It’s a playground Noah Hagmeier would have loved.
In a perfect world he would be enjoying the brightly colored playground equipment at London’s Cowling Park with his older brothers, Fin and Jack.
But now it is Noah’s spirit that touches the heart of every child who, like his brothers, will enjoy the fruits of a generous community.
“This all came about because of a little boy that God wanted as an angel,” said London Mayor Pat Closser, unable to hold back tears. “What makes London so great is we were able to come together for this.”
When Noah passed away needlessly a couple of years ago, his parents Jen and Dan wanted to keep the simple happiness of young children alive in the souls of the people of Madison County.
They – along with many people who have generously donated their time and money – have done that through the realization of Access Cowling. The all-inclusive outdoor children’s activity center – appropriately named Noah’s Playground – had an official ribbon-cutting Friday afternoon which included a ceremony to honor the donors to the half-million dollar project.
What started as a mother looking for an appropriate way to honor the memory a son became a project for all that captivated a community.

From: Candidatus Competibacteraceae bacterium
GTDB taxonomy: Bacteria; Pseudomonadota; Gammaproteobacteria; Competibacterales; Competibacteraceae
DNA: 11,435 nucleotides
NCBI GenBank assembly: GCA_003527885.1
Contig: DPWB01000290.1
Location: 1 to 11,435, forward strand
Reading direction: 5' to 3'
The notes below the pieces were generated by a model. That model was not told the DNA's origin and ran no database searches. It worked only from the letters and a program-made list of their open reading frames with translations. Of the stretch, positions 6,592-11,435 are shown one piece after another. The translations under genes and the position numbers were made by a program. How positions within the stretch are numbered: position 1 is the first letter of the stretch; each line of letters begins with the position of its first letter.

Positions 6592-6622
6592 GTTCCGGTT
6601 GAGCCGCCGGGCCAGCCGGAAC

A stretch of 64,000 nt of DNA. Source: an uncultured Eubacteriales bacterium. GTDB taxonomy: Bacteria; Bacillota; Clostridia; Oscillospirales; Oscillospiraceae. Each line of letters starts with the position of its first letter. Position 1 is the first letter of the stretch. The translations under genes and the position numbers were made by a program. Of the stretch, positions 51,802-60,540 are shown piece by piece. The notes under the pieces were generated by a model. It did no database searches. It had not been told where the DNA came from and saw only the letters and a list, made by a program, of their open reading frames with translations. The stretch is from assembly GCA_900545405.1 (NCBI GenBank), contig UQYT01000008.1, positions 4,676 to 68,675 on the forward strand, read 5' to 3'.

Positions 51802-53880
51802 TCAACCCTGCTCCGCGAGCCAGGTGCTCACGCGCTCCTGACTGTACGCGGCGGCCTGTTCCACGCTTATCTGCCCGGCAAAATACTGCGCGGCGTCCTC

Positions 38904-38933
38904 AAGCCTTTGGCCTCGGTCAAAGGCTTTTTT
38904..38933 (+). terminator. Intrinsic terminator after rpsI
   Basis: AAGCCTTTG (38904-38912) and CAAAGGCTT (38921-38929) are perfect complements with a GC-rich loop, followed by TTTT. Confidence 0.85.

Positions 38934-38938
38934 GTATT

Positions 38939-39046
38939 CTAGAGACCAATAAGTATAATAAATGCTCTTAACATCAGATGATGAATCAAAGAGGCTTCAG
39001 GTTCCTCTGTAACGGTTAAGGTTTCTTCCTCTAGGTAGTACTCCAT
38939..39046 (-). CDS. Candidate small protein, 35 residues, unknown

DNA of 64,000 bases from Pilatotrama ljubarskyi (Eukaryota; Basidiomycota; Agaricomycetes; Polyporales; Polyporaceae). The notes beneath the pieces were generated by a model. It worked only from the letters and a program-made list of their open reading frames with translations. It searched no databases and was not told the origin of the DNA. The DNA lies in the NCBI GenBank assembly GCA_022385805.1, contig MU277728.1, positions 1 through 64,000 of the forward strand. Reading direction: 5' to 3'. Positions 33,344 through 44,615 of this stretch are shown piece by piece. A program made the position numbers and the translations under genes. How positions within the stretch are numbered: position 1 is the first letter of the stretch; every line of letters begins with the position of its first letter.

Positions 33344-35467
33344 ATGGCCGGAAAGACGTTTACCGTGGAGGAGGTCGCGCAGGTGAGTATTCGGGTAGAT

When Jen Hagmeier linked with City of London’s Amy Rees, the dynamic duo became the visionaries not only of a traditional playground, but one that could be enjoyed by children of all abilities. Featuring wheelchair accessible equipment and many sensory items, the ever-growing project quickly gained monetary support.
The inclusion aspect was an important one to Hagmeier, whose son Jack has some physical challenges.
“This is for kids who can’t stop running like this one, and kids who roll can play together,” Hagmeier said, first referring to her son Fin, and then to Jack.” I wish there wasn’t a reason to have a memorial for my son, but if there needs to be one, I’m glad it is something that can bring so much joy to so many people.”
As she pointed out some of those who contributed to the project, Rees used it as a chance to highlight the positive impact this can have on others.
“This project renewed my sense of community,” Rees said, pointing out individuals who helped on so many levels including Tony Shadwick of Penchura and State of Ohio Sen. Bob Hackett.
Hagmeier and Rees unveiled a large tree-shaped, glass-enclosed donation board – symbolically showing how many leaves were needed to fill out all of the branches necessary for success.
Susan Thompson, Superintendent of Madison County Board of Developmental Disabilities, stressed the importance of both diversity and inclusion by giving value to every person, no matter what the differences may be.
“Diversity is being invited to the party (and) inclusion is being asked to dance,” Thompson said. “I predict there will be lots of dancing here at Cowling Park.”
As Mayor Closser cut the ribbon to christen the park, he summed up the day’s events:
“This was always a beautiful park, but it was underutilized,” Closser said. “Sometimes out of tragedy comes greatness and goodness.”